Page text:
Tag Archives: Henry Miller

Why Some Writers and Artists Give Up, but Others Never Do

Examples of a Writer’s and an Artist’s Adversity:

A Painter

You’re in the arts–you’re imaginative–so imagine that you are like an artist friend of mine named Ariel and you have worked very hard and Woman artist working at an easel in front of a windowhave finished a painting that in your judgment is excellent in every respect. Like Ariel you are trained and educated in your craft and recognize your paintings’ consistently high quality and dazzling originality. You know you can’t do better. You feel that no one but you could have executed this project. It required blending many abilities not every painter possesses. You see in your painting, as Ariel saw in hers, something especially flamboyant and fetching. Your hopes for its artistic and financial success are high.

But in the marketplace the work is ignored without a word.  Paintings that you know are lower quality are praised and sold for impressive prices. Your work is considered a failure, your reputation tarnished. You are as discouraged as deeply as you have ever been, heart-broken, feeling cursed, dejected, doubting that the experience of being content–that glow of the heart–that conviction of strength you remember–will ever come back again. You lose your appetite for the artist’s life. You have had enough and like Ariel you give up.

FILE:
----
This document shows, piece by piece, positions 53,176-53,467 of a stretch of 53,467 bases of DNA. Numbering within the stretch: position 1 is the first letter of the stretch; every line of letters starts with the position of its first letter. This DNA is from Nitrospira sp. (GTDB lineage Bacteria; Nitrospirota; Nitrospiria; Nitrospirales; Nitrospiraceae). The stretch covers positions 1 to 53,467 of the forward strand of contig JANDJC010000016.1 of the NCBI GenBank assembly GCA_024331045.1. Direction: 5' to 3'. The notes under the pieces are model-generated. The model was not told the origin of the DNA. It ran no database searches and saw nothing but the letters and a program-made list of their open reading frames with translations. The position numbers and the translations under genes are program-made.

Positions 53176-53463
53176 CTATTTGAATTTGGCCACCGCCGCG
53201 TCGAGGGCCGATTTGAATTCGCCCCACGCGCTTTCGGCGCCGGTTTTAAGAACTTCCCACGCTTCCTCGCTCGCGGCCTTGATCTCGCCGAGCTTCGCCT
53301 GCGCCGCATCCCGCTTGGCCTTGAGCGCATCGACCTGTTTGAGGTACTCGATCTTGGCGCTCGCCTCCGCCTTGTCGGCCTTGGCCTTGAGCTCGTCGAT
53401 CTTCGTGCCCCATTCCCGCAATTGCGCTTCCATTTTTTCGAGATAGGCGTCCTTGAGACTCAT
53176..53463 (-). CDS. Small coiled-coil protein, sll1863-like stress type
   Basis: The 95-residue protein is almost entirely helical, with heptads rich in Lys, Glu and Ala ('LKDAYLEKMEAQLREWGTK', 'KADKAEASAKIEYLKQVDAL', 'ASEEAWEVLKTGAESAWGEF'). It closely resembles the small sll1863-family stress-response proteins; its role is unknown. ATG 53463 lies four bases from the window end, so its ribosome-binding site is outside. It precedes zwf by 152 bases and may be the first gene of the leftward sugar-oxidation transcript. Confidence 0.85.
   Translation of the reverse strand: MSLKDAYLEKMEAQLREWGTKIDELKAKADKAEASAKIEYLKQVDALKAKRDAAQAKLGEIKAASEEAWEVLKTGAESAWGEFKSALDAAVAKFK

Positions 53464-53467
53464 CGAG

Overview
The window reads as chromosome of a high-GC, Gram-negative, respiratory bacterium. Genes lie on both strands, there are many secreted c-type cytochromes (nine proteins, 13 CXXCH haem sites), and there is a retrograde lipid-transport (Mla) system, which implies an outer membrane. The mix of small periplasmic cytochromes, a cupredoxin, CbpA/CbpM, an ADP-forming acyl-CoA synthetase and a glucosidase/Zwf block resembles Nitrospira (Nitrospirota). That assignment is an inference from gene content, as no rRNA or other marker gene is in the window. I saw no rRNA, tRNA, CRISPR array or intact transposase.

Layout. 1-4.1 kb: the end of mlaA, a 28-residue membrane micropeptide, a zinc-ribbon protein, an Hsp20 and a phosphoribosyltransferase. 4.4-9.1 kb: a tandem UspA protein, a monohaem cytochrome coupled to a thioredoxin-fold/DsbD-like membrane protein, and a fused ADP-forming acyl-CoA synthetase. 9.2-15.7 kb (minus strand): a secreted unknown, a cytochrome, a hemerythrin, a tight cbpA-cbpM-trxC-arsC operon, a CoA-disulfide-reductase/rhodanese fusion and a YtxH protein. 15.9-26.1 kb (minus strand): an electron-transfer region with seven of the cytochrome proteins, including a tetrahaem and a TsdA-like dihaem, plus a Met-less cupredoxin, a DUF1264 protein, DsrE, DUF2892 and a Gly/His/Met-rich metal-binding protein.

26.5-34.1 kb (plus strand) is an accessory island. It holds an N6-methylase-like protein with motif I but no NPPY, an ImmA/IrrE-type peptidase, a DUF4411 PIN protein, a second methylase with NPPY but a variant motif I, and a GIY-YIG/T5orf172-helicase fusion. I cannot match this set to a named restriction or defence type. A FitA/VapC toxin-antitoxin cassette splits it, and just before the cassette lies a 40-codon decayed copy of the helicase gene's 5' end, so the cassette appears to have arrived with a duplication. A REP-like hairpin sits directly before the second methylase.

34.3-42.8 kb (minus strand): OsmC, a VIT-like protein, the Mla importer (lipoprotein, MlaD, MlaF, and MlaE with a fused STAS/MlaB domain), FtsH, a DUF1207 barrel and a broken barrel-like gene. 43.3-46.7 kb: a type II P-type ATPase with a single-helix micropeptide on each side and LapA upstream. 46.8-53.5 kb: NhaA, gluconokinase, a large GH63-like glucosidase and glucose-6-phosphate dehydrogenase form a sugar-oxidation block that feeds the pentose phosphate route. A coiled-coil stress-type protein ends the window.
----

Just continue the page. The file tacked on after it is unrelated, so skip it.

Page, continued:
Were you to enter Ariel’s apartment and walk down the hall you would find that painting on an easel in an unused bedroom close to the kitchen.

 

An Author

Now imagine that you are an author with a new contract with a big advance and the publisher–highly regarded in publishing–is ecstatic about Writer working at an old-fashioned typerwriter in front of a windowyour book. She recognizes its significant sales potential. She calls you In Chicago from New York and says that your book is one of the two or three best books of any type she has ever read. She is entranced with the book and pledges to you to commit to “putting it over” whatever resources are necessary to make it the country’s top best seller (The book is topical and has that kind of potential.) You call your agent and ask him about the publisher reputation and he tells you that they are known for selecting one of their titles each year and making it the kind of best seller the publisher described.

Meetings are held, marketing plans laid, enthusiasm grows. But then like a curse you only read about, the very day–the very hour–you are scheduled to begin a long multi-city cross-country promotional tour to kick off the marketing campaign, you are called and told that the publishing house has been sold to a foreign-owned publisher who is not enthusiastic about your book and the marketing money and plan are abandoned. The cab to take you to the airport is outside waiting and you go out and cancel it.